This birding outing on the evening of Wednesday 26th June resulted from a brief phone call from a friend, Mick Brennan. We discussed potential venues and decided upon Frodsham Marshes as neither of us had visited this site for several weeks and there is usually something of interest around.
We arrived at "No. 6 Tank" at around 1900 hrs, hoping to see some waders, or possibly an egret. However, the tank was virtually birdless, except for a few Mallards, Teal, Tufted Ducks, Lapwings and hirundines with Swifts – not even a godwit or Dunlin, which are normally present! After about 20 minutes, I started scanning the surrounding field, patiently searching through the Starling flock in hope of something 'pink' and exciting, but the flock were proving hard to see in the longish grass.
Hudsonian Whimbrel (library picture)
After a few minutes of searching, I noticed a largish wader with decurved bill flying roughly west alongside the chemical works. I looked at it through the bins and immediately called "Whimbrel, flying right" as it looked smaller and darker than Curlew, complete with the distinctive jizz of the smaller species. After an instant, I realised that there was no evidence of any white on the rump! During the excitement of the next few seconds, I remember shouting at Mick to check out the rump colour of the bird in front of us and also asking him what colour a Whimbrel's rump was! Through the telescope (Kowa 823, 30WW), the dark rump and back were clearly evident, a fact confirmed by Mick. Unfortunately, the bird dropped down out of sight and we thought that was the end of it – we were worried that we had not seen it long enough or sufficiently close to eliminate a "dodgy" Curlew or Whimbrel. Luckily, it reappeared and flew southeast towards us, giving clear views of the uniform dark upperparts, including back and rump (forewing darker), all features consistent with Hudsonian Whimbrel! After having observed this bird for about 3 or 4 minutes, it pushed on further southeast, only to be lost from sight somewhere between the far bank and the M56. We searched for a while after, but the weather changed to heavy rain, rendering observation difficult. However, we did find 5 Curlews, all in flight with clear white rumps and backs visible even in the rain at a few hundred yards.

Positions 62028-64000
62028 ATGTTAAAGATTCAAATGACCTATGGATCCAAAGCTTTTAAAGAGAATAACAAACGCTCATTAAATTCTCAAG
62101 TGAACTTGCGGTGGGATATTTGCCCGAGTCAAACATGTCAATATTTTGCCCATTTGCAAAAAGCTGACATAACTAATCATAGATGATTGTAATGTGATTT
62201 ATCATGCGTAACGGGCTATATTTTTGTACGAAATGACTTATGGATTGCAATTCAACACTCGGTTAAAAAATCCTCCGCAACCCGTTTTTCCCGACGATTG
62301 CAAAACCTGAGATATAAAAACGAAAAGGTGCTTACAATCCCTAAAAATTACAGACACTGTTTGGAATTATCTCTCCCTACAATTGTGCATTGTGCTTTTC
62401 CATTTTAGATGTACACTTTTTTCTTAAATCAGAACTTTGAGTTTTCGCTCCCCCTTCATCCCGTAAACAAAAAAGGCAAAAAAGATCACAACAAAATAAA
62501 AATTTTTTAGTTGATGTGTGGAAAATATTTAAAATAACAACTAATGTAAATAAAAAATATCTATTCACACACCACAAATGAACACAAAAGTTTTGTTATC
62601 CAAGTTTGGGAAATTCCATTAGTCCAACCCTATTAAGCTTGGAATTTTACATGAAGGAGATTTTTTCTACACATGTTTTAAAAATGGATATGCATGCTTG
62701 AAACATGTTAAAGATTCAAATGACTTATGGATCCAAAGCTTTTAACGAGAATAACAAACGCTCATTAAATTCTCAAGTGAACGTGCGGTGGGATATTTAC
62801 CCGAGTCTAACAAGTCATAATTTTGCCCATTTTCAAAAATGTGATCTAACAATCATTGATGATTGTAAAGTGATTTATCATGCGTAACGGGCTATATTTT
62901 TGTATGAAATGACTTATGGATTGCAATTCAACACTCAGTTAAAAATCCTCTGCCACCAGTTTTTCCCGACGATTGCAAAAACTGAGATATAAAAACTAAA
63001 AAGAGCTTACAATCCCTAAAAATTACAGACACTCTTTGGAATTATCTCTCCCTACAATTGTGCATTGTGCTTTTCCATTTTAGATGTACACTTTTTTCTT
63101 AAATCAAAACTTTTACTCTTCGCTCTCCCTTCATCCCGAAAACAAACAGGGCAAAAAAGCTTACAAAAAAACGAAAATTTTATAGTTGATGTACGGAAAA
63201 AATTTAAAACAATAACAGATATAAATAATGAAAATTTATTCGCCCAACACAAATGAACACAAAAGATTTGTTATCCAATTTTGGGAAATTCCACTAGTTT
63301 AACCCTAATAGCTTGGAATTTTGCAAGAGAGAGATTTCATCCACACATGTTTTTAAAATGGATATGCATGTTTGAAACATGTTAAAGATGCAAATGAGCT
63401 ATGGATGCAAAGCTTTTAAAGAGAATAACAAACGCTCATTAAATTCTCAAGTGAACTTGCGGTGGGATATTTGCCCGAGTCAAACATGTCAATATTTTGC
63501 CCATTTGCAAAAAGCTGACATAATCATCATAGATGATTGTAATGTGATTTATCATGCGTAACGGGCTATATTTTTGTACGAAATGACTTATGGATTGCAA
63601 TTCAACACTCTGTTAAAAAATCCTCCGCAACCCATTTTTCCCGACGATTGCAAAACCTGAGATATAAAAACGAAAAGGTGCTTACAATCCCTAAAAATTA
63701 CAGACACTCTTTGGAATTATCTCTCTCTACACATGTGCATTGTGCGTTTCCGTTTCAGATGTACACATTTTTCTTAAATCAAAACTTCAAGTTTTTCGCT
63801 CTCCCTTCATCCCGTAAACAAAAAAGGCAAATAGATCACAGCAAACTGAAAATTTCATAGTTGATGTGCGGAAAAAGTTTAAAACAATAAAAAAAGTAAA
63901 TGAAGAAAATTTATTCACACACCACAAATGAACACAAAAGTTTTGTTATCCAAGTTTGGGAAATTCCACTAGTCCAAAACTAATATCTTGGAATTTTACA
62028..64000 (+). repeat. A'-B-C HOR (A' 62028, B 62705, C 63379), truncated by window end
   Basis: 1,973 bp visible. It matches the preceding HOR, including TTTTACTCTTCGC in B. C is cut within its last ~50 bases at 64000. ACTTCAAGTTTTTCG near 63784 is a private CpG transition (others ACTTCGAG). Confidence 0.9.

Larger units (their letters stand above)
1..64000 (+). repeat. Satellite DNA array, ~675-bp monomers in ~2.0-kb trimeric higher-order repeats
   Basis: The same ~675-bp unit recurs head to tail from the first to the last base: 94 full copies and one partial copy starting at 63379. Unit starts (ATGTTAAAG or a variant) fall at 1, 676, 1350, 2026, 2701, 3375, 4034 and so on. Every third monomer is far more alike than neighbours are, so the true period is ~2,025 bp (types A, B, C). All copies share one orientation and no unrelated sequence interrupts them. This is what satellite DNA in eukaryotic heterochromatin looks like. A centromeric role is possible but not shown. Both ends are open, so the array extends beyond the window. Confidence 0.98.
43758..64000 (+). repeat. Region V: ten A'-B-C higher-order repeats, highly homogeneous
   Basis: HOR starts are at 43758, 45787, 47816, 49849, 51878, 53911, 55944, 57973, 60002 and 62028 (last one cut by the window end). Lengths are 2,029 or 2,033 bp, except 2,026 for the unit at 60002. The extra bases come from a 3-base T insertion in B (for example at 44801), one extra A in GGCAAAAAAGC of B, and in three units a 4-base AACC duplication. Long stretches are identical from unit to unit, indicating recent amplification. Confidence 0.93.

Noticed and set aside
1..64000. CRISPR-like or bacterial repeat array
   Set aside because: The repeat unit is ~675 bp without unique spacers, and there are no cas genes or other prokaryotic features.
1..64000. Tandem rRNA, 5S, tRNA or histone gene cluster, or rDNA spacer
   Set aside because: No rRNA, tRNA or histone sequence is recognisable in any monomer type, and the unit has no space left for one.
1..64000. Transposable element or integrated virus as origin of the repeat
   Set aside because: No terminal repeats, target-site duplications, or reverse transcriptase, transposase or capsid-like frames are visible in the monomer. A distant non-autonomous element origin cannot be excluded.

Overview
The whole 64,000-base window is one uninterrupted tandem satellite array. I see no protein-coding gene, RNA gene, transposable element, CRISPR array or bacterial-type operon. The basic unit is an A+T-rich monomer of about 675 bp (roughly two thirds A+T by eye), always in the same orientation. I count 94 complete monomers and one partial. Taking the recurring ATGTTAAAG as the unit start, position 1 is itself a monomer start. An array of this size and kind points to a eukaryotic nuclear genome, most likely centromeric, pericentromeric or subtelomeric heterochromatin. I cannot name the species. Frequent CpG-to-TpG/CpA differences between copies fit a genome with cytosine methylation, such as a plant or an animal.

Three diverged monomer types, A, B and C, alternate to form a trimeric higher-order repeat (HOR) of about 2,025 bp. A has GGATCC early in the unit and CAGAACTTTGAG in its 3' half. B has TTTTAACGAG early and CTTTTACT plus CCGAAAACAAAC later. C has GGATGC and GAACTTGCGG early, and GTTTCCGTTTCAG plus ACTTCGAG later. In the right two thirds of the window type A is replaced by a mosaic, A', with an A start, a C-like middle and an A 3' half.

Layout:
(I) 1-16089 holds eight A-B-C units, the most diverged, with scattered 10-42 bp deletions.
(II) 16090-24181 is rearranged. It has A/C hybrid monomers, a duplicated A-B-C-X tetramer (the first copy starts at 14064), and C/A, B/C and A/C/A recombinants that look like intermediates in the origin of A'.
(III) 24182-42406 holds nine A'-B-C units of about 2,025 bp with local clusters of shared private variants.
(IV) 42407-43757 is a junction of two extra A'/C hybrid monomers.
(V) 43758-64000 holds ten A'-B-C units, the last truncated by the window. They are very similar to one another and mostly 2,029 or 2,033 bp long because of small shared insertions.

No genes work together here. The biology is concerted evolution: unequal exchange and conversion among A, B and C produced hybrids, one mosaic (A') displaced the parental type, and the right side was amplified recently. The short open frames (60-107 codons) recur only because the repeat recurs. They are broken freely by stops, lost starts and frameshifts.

After leaving the site, I literally pulled all the standard texts off my bookshelf – Shorebirds, Rare Birds and the new Collins Guide – to check if this could have possibly have been something else, but all features we observed pointed towards Hudsonian Whimbrel, with any possible confusion species being highly unlikely due to larger (Far Eastern or Long-billed Curlews) or smaller size (Little or Eskimo Curlews!).
Certainly far more excitement than we anticipated that evening and easily the rarest find either of us has ever had.
Mike's account illustrates the excitement generated by finding one's own rare birds, a pursuit which is wholeheartedly encouraged by BirdGuides. We take no part in the judging of records, and encourage birders to submit detailed descriptions to the BBRC and county recorders of rarities.
There have been five accepted records of Hudsonian Whimbrel for Britain and Ireland, the last was one at Goldcliffe Pools in Gwent from 6th-7th May 2000; this bird was also seen at the site on 3rd and 4th May 2002. In addition, there have been Western Palearctic records from the Azores and Cape Verde Islands. Eds